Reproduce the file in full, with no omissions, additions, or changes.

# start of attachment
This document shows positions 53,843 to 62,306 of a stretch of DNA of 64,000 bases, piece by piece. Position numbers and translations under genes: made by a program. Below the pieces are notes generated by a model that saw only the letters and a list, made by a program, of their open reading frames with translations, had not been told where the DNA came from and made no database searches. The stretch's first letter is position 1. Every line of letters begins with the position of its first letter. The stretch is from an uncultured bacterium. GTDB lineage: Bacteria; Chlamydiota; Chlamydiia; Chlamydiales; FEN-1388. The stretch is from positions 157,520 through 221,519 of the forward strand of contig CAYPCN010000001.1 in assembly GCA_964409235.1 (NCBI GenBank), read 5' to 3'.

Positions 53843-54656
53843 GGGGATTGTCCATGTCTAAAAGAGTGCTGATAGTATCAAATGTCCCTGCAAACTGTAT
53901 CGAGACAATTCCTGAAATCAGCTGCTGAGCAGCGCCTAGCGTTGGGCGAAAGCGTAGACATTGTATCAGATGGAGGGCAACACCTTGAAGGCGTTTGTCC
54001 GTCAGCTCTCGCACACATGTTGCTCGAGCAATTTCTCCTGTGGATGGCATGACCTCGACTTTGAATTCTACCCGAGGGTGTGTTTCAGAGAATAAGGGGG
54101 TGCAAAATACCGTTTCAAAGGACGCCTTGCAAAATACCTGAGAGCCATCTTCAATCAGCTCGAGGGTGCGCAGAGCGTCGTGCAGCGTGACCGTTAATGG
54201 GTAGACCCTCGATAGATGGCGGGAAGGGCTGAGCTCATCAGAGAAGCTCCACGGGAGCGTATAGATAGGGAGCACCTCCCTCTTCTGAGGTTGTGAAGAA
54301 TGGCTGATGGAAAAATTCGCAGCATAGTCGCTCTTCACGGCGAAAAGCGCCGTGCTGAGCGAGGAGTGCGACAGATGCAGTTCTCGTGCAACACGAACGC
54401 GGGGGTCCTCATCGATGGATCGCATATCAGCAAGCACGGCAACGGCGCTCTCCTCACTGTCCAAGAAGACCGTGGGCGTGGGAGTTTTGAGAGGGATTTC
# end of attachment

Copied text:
This document shows positions 53,843 to 62,306 of a stretch of DNA of 64,000 bases, piece by piece. Position numbers and translations under genes: made by a program. Below the pieces are notes generated by a model that saw only the letters and a list, made by a program, of their open reading frames with translations, had not been told where the DNA came from and made no database searches. The stretch's first letter is position 1. Every line of letters begins with the position of its first letter. The stretch is from an uncultured bacterium. GTDB lineage: Bacteria; Chlamydiota; Chlamydiia; Chlamydiales; FEN-1388. The stretch is from positions 157,520 through 221,519 of the forward strand of contig CAYPCN010000001.1 in assembly GCA_964409235.1 (NCBI GenBank), read 5' to 3'.

Positions 53843-54656
53843 GGGGATTGTCCATGTCTAAAAGAGTGCTGATAGTATCAAATGTCCCTGCAAACTGTAT
53901 CGAGACAATTCCTGAAATCAGCTGCTGAGCAGCGCCTAGCGTTGGGCGAAAGCGTAGACATTGTATCAGATGGAGGGCAACACCTTGAAGGCGTTTGTCC
54001 GTCAGCTCTCGCACACATGTTGCTCGAGCAATTTCTCCTGTGGATGGCATGACCTCGACTTTGAATTCTACCCGAGGGTGTGTTTCAGAGAATAAGGGGG
54101 TGCAAAATACCGTTTCAAAGGACGCCTTGCAAAATACCTGAGAGCCATCTTCAATCAGCTCGAGGGTGCGCAGAGCGTCGTGCAGCGTGACCGTTAATGG
54201 GTAGACCCTCGATAGATGGCGGGAAGGGCTGAGCTCATCAGAGAAGCTCCACGGGAGCGTATAGATAGGGAGCACCTCCCTCTTCTGAGGTTGTGAAGAA
54301 TGGCTGATGGAAAAATTCGCAGCATAGTCGCTCTTCACGGCGAAAAGCGCCGTGCTGAGCGAGGAGTGCGACAGATGCAGTTCTCGTGCAACACGAACGC
54401 GGGGGTCCTCATCGATGGATCGCATATCAGCAAGCACGGCAACGGCGCTCTCCTCACTGTCCAAGAAGACCGTGGGCGTGGGAGTTTTGAGAGGGATTTC